Printed-pattern headscarves in Kihnu cultural space
This article provides an overview of the unique tradition of wearing headscarves as practiced by the islanders of Kihnu. I discuss the importance of cotton print headscarves in the traditional clothing of Kihnu women and explain the meaning of kallisseltsi headscarves as an intra-community phenomenon, giving an overview of the origin and characteristics thereof.
Printed cotton headscarves are considered an integral part of Kihnu traditional clothing, but as purchased goods they have, up to the present, remained beyond the scope of ethnographic studies. Headscarves are classified by material, origin and purpose. Even today, seven different types of headscarves are known ; names were assigned to the different types based on their patterns.
Headscarves must always be worn in harmony with the main item of clothing: the skirt. The colours and stripes of the skirt convey the events that take place in the course of a woman’s life. Adherence to the rules is supervised by the elders of the community and by the more knowledgeable members who look after the preservation of the island’s traditions. As with wearing, there are also specific unwritten rules concerning the care, storage and folding of headscarves.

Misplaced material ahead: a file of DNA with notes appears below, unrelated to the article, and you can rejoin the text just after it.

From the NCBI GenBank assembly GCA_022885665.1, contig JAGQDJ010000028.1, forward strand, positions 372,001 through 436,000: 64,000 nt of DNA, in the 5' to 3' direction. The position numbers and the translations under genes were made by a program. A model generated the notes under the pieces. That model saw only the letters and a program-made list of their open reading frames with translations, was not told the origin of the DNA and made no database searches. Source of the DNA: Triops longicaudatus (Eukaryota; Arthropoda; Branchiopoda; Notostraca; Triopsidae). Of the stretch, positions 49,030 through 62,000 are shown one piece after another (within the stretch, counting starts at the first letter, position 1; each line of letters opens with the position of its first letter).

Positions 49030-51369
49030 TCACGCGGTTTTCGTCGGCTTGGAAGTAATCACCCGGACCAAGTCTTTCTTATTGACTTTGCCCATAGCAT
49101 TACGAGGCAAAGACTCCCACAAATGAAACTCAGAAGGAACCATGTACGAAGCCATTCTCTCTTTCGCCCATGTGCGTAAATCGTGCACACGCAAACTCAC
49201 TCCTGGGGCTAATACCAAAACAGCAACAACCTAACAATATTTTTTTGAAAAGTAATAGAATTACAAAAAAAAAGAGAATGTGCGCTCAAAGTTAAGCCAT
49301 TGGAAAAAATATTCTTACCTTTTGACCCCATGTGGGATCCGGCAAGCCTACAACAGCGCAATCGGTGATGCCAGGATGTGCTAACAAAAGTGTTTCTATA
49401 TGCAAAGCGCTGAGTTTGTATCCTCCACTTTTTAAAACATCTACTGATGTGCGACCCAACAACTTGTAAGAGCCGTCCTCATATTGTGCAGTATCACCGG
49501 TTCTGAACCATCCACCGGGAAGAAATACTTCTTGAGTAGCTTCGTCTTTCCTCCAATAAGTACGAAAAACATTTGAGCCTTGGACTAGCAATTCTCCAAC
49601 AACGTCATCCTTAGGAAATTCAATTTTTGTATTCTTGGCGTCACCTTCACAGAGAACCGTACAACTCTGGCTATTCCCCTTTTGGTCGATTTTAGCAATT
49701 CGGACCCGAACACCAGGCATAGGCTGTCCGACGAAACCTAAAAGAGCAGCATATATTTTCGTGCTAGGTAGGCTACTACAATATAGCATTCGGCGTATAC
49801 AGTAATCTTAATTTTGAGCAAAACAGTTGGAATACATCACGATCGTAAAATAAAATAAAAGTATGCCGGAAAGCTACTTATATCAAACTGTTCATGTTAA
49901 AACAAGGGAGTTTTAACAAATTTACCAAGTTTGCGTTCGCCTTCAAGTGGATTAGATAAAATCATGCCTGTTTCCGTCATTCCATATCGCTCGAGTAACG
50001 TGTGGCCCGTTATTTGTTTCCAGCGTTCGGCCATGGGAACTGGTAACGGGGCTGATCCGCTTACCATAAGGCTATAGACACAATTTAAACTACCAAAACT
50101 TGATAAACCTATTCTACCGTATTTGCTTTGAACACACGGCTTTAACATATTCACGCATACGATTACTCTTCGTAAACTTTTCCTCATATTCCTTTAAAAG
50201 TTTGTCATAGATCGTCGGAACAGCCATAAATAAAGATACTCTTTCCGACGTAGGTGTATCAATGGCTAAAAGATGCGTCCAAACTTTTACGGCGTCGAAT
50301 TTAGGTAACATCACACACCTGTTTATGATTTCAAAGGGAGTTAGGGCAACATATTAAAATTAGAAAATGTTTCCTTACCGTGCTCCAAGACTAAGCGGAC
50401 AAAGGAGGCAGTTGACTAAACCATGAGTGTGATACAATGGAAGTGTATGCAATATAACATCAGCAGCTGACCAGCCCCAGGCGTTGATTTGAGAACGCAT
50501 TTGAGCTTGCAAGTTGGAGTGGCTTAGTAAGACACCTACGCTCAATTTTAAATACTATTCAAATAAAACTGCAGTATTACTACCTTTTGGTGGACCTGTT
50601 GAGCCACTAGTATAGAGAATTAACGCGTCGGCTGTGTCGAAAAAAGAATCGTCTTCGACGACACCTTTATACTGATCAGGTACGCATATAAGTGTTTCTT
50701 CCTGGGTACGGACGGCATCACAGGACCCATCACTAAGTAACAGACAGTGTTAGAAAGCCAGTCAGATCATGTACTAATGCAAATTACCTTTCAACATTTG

In the Kihnu community, the most valuable cotton headscarves are those made of red printed cotton fabric that were produced in Russia, in the factories of Aleksandrov County in the Province of Vladimir in the late 19th century and the early 20th century. Elsewhere in the world, the headscarves are also known by their main colour – Turkish red. Owning kallisseltsi headscarves is, in a way, a status symbol in the Kihnu community: the owner of the largest number of headscarves is considered the proudest and richest. The circulation of headscarves is very carefully monitored, and the most valuable ones are only worn during important life events.
Keywords: Kihnu cultural space, folk costumes, headscarves, communal clothing norms